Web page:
In a day of barbs, Recep Tayyip Erdogan called Benjamin Netanyahu the “butcher of Gaza” and Turkey got labelled the “sick man of Nato”. Wednesday November 29 did, however, bring some soothing words from the European Commission. It said that despite the deep rift between Brussels and Ankara, the EU wants to revive its political and economic relationship with Turkey.
Erdogan’s branding of Israeli PM Netanyahu as a “butcher” came as he accused his counterpart of spawning anti-Semitism across the world, AFP reported.
The Turkish leader, who has labelled Israel a “terrorist state” and demanded its top officials be tried for war crimes, has lashed out repeatedly over the scale of the death and destruction wrought against the Palestinians in the Gaza Strip by the Israelis in response to Hamas militants’ bloodthirsty cross-border massacre in Israel on October 7.
"Netanyahu has already written his name in history as the butcher of Gaza," Erdogan said in nationally televised remarks made to lawmakers of his ruling AKP party. He added: “Netanyahu is endangering the security of all Jews in the world by supporting anti-Semitism with the murders he committed in Gaza."
The roadblocks Erdogan continues to put in the way of Sweden joining Nato are, meanwhile, once more prompting scathing commentaries from supporters of the transatlantic defence alliance.
Sweden said on November 29 that Turkey’s top diplomat has informed Swedish officials that he expects Turkey will be able to ratify and sign off on the Nato membership by the end of this year. Still, there are no guarantees, meaning Erdogan could exploit the issue further in his foreign policy bargaining and that, for one, would not go down well with retired US Air Force judge advocate and intelligence officer Richard Ghazal, currently executive director at In Defense of Christians, an organisation advocating for the protection and preservation of Christianity in the Middle East.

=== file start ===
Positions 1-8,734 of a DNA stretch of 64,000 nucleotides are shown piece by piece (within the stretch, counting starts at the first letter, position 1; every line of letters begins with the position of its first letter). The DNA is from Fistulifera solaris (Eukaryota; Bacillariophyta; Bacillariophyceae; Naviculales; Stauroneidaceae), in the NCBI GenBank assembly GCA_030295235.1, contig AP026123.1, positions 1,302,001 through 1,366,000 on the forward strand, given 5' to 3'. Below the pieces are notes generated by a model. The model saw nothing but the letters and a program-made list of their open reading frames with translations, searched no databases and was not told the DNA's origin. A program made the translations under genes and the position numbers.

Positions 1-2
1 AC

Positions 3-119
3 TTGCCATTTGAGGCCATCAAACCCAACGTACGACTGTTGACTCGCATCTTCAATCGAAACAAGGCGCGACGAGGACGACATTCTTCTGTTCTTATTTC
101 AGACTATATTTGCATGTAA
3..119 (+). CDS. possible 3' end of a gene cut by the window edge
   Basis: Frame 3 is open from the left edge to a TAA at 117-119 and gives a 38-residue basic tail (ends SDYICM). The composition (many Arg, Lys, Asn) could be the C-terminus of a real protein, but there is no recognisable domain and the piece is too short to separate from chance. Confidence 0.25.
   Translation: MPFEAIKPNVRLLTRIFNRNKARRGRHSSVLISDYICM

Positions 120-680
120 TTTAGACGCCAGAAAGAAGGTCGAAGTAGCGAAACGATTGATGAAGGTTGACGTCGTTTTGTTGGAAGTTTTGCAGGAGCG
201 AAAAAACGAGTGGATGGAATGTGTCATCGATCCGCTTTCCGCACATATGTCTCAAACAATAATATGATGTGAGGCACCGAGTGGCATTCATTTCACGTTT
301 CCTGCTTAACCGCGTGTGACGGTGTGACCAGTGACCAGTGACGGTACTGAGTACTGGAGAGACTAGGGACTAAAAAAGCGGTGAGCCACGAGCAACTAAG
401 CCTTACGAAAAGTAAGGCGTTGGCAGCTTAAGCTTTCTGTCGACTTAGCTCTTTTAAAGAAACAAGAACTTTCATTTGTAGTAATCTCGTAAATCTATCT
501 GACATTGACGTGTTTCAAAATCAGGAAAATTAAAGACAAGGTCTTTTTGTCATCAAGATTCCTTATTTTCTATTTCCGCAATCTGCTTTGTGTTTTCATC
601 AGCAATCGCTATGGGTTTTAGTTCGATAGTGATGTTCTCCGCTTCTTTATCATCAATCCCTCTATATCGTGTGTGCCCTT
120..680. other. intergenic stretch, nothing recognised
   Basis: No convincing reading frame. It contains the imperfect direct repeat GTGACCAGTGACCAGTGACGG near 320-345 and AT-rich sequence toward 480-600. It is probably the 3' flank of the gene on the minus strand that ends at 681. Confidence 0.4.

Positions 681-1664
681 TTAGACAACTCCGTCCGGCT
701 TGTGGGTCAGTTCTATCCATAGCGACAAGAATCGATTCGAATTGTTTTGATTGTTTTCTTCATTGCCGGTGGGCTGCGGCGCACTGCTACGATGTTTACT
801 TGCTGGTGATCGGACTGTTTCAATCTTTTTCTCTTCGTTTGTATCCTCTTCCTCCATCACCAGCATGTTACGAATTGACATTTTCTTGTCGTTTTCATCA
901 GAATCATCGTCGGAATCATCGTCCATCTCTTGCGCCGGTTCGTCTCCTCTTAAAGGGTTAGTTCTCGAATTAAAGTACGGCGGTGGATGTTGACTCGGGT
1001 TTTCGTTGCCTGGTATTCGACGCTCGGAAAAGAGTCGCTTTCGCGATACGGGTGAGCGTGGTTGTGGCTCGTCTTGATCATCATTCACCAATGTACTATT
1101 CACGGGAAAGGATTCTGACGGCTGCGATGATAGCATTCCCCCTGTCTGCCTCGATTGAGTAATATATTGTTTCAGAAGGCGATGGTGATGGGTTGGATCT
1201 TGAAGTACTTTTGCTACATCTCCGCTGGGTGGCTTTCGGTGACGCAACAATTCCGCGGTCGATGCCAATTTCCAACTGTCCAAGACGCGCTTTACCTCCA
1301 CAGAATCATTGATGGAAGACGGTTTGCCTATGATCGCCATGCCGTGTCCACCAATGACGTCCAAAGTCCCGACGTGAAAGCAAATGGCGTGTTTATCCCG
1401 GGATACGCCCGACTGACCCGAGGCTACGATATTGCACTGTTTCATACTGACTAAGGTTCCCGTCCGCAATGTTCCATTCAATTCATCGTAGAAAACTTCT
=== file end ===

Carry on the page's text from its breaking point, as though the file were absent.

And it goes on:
Writing in Newsweek, Ghazal condemned Erdogan for actions including his offering of vocal support for Hamas, and concluded: “It was solely on the basis of Mustafa Kemal Ataturk's secular legacy—as well as the country's strategic location straddling Europe and Asia—that NATO welcomed Turkey as a strategic ally in 1952. Alas, international relations are not static, and Turkey has sufficiently demonstrated, over decades, that it is no longer a stalwart ally. It is time for the West to face this problem squarely.
“In the dying days of the Ottoman Empire, due to internal rot and the decay of its international stature, Turkey was known as the ‘sick man of Europe.’ In recent decades, for the same reasons, Turkey has become the ‘sick man of NATO.’ By mutating into a democracy-in-name-only, presenting an afront to Western values, and by fomenting mayhem in its region, Turkey has become more of a menace than ally to NATO. It should be called out and put out.”
Striking a somewhat different tone, the EU’s Oliver Varhelyi, the bloc's Commissioner for Neighbourhood and Enlargement, told reporters on November 30 that when it comes to the European Union and Turkey "there's more that unites us than what divides us."
Expanded cooperation with Turkey on trade, energy, transport and migration management were among recommendations unveiled by the European Commission, as it also confirmed that negotiations will be resumed on a modernised EU-Turkey customs union, provided Ankara backs efforts to crack down on the evasion of European sanctions against Russia.
Engagement would be "progressive, proportionate and reversible," the EU’s top diplomat Josep Borrell said.